The squat (also known as the air squat) is a basic fundamental movement that humans make, and it is one of the most important movements that CrossFit keeps in its repertoire. The squat is such a basic human movement that we come neurally preprogrammed to do it – young children can squat properly without any difficulties, and it is the way that we would go to the bathroom if we didn’t sit on toilets instead. Unweighted, the squat can be an excellent stretch for mobility, and a potent metabolic stimulus. After mastering the air squat, weight can be added to the back, front, or overhead to add a huge strength building component that strengthens the legs, core and shoulders (in the case of the overhead squat).
To squat, stand with your feet approximately shoulder-width apart, with your toes pointing out slightly (about 30 degrees). The wider your stance, the farther out your feet point, and vice versa. Your feet should be flat, with your weight placed predominantly in the heels. Once your feet are in place, drop your hips back and down as if you are sitting down onto a chair. Keep dropping until your hips have gone below your knees (or the top of your thigh is just below parallel with the ground). When you get to the bottom, bring yourself back up to standing by driving down through your heels. Actively contract your hamstrings and glutes to get the most out of your posterior chain.
If your heels come up while you squat, it usually means you are shifting your weight forward onto the balls of your feet, which removes the posterior chain (hamstrings and glutes) from the movement and makes the quads work a lot harder. It also makes the movement hard on the knees. To help correct this, try lifting your big toes off of the ground, which will naturally make you shift your weight backwards. Also think about starting by bringing the hips backwards, rather than straight down.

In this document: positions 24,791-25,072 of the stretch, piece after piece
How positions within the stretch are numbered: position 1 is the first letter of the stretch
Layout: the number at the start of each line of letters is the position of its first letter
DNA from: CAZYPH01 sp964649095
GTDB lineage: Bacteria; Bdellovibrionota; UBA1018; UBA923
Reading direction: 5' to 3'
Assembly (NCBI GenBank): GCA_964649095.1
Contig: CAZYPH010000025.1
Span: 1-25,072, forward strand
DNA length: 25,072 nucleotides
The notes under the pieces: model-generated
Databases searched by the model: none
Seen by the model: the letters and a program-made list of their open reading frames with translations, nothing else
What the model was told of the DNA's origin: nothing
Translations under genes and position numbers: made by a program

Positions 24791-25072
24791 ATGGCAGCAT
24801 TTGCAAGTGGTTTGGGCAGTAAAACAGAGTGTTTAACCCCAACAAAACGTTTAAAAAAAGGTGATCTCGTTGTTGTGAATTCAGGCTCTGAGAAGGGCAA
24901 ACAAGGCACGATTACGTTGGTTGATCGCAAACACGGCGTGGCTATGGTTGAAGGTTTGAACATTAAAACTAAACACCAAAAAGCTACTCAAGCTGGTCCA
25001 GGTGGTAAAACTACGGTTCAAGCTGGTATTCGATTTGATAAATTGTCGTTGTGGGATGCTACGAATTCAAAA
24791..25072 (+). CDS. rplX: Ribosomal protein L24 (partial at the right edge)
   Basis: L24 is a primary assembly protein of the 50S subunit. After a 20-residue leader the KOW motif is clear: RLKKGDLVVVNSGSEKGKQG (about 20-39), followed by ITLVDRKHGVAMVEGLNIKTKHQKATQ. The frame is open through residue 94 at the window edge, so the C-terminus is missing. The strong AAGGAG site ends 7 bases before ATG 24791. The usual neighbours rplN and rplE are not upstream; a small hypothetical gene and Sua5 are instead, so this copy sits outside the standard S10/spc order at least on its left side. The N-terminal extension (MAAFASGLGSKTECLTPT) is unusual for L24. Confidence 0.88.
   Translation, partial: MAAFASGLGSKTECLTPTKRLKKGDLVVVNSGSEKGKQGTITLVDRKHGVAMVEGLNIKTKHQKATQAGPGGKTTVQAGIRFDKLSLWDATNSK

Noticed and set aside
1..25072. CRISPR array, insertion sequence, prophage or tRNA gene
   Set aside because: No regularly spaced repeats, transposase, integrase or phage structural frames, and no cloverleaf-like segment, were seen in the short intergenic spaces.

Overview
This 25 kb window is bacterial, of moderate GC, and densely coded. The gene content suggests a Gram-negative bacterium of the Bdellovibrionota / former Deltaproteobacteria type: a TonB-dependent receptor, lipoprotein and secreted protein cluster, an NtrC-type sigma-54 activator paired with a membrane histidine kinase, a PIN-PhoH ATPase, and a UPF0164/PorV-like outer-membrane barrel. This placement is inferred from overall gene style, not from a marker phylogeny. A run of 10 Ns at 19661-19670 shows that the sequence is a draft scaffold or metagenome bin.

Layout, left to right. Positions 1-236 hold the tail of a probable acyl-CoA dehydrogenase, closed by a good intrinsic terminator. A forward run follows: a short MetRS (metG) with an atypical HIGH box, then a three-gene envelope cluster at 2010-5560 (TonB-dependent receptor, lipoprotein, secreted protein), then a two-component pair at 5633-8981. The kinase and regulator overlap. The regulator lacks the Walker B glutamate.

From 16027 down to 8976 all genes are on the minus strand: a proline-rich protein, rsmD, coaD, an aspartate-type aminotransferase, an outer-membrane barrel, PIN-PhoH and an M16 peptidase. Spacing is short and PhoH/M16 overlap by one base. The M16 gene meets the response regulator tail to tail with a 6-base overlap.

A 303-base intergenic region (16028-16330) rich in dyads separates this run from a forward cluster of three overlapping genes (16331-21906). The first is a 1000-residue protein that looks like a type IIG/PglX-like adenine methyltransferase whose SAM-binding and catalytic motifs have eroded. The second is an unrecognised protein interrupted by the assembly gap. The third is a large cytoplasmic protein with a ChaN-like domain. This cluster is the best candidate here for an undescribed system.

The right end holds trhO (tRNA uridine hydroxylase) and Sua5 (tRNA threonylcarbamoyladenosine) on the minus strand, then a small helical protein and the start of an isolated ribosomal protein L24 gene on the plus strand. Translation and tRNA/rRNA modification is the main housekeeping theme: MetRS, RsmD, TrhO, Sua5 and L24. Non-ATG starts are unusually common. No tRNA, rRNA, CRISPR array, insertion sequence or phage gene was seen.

Make sure your knees track over your toes. This means, if you look down at the bottom of the squat, your thighs and feet should be pointing in the same direction. Make sure your feet are turned out to an appropriate angle to match where your thighs are, and make sure you are pushing your knees out to the sides. If your knees collapse inwards at the bottom, you need to work harder at pulling them apart.
Keep your back straight. Pulling your chest up as high as you can during the squat helps keep your back muscles and core tight and active during the squat, which will protect your lower back. Raising your arms up as you drop can help to tighten up the muscles around the shoulder blades and maintain the correct position.
Spending time holding the bottom position of the squat can help stretch out the hips and legs and will make you feel more comfortable when squatting. It will also make reaching the correct bottom position easier and more automatic.